Monday, September 17, 2012

Miracles As Confirmation, Not As Foundation


When therefore [Jesus] was raised from the dead, his disciples remembered that he had said this, and they believed the Scripture and the word that Jesus had spoken. — John 2:22, ESV

Miracles.

They are so exciting. When one happens (and I believe that they do all the time) no one knows what to say. We use the word miraculous so often, but when it is truly the miraculous, it is obvious because the only response that comes to mind is an inability to respond. Everyone's mouth is open but words aren't flowing. Verbal descriptions seem unable to describe the moment. Tears usually do a better job than words when it happens.

What are some miracles?

People being healed. People being rescued and protected. Water turning into wine. The Red Sea splitting so the Israelites can walk across it. The greatest: Jesus' resurrection. You know: all those cool stories in the Bible.

But, for one example, I also see the sunrise and sunset happening every day as miraculous. Think about it. Our earth is spinning at 1,000 mph while traveling around the sun at about 66,000 mph. Then on top of that, our solar system is traveling around the nucleus of the Milky Way Galaxy at around 540,000 mph. The fact that we aren't just chaotically spinning through the universe blows my mind. I see that as miraculous. But it's become mundane.

But the miraculous, as amazing as it is, is not the foundation to our faith. The miraculous is rather confirmation of the fact that God is still interacting with us. It is not what our faith stands on.

God's word is the foundation.

It is God's word that reveals to us the nature of God. It is God's word that explains the doctrine of justification by grace through faith. It is God's word that describes our fallen nature and God's remedy for our plight. It is God's word that explains times of God's intervention with man. It is God's word that explains how Christians should live. It is God's word that explains God's character. It is God's word that introduces us to the new life that is found in Jesus. The miraculous? Just confirmation of what God has already been telling us.

The response of the disciples to the resurrection of Christ was not another emotional experience, followed by another experience and one more to come later. Rather, the response to Christ's word was a belief in the Scripture and the word that Jesus had spoken. They believed what was said because of the miraculous that they experienced. The word of God became the foundation that the miraculous built on. It was never meant to be the other way around.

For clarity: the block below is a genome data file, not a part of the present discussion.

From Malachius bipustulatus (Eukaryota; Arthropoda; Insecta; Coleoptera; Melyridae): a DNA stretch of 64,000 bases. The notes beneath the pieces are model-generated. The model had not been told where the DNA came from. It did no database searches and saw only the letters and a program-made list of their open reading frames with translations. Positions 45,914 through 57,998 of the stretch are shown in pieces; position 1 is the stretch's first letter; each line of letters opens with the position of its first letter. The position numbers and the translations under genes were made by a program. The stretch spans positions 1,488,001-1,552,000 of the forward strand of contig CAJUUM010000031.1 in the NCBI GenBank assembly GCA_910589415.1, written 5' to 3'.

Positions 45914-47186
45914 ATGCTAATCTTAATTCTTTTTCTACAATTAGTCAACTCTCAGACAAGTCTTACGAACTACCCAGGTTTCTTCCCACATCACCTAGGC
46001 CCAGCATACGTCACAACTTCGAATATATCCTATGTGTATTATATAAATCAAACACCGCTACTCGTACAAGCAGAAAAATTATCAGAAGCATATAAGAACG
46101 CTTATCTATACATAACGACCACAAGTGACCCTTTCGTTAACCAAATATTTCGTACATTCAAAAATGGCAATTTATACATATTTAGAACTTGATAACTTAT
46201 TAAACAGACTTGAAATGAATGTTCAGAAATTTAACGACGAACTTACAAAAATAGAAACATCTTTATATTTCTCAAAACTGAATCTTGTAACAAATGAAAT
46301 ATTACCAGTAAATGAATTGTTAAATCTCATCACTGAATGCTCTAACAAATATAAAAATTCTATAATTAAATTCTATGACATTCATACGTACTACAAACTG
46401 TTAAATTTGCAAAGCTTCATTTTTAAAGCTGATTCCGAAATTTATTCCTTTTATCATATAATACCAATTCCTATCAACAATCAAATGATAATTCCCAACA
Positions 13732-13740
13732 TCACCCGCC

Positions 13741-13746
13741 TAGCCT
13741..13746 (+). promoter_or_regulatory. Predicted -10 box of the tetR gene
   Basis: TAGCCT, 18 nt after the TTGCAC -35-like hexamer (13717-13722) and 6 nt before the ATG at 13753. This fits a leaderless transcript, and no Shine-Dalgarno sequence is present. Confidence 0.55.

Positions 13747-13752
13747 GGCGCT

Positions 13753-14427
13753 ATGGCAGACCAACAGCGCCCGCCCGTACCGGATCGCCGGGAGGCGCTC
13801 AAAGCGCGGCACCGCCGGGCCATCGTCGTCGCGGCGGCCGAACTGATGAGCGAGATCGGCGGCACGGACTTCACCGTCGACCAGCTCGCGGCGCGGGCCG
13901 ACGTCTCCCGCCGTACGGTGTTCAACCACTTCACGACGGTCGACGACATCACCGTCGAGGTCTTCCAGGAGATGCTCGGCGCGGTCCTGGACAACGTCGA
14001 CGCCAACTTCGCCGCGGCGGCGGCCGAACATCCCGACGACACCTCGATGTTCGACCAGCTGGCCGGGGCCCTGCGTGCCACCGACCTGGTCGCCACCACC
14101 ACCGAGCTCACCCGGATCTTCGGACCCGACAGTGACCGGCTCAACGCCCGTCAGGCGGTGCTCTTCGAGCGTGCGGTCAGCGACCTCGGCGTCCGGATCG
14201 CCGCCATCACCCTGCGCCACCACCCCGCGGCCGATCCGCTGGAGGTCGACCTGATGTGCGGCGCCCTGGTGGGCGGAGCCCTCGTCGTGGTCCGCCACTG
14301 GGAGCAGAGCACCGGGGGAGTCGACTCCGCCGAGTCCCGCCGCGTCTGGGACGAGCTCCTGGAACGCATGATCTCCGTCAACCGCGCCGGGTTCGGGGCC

So what's our response? Spend time with Jesus in his word. Come to a conviction that his word is true. Look for the miraculous every day to point you to a confirmation of the validity of the word of God. Read the Bible. Study it. Enjoy it. Wrestle with it. Argue with it. Agree and disagree, but always submit to it. Why? Because it is the very word of God. I'm convinced that even the act of reading the Bible can be miraculous when you actually hear God speaking to you through it. His presence, as we read his word, is confirmation of the truth of his word, not the foundation for out faith.

So, be excited when you notice and experience the miraculous. Be excited that the miraculous is about to happen, but stand on the foundation of Scripture. It is that foundation that holds you up during the times when you can't see the miraculous happening.

The miraculous confirms the Bible. It has always been that way. And that will never change.

1 comment:

  1. This reminds me of a quote by an Anglican minister in the 19th century named Henry Cole.

    "Many reverend geologists, however, would evince their reverence for the divine Revelation by making a distinction between its historical and its moral portions; and maintaining, that the latter only is inspired and absolute Truth; but that the former is not so; and therefore is open to any latitude of philosophic and scientific interpretation, modification or denial! According to these impious and infidel modifiers and separators, there is not one third of the Word of God that is inspired; for not more, nor perhaps so much, of that Word, is occupied in abstract moral revelation, instruction, and precept. The other two thirds, therefore, are open to any scientific modification and interpretation; or, (if scientifically required), to a total denial! It may however be safely asserted, that whoever professedly, before men, disbelieves the inspiration of any part of Revelation, disbelieves, in the sight of God, its inspiration altogether. . . . What the consequences of such things must be to a revelation-possessing land, time will rapidly and awfully unfold in its opening pages of national skepticism, infidelity, and apostasy, and of God’s righteous vengeance on the same!"

    H. Cole, Popular Geology Subversive of Divine Revelation (London: Hatchard and Son, 1834), p. ix–x, 44–45

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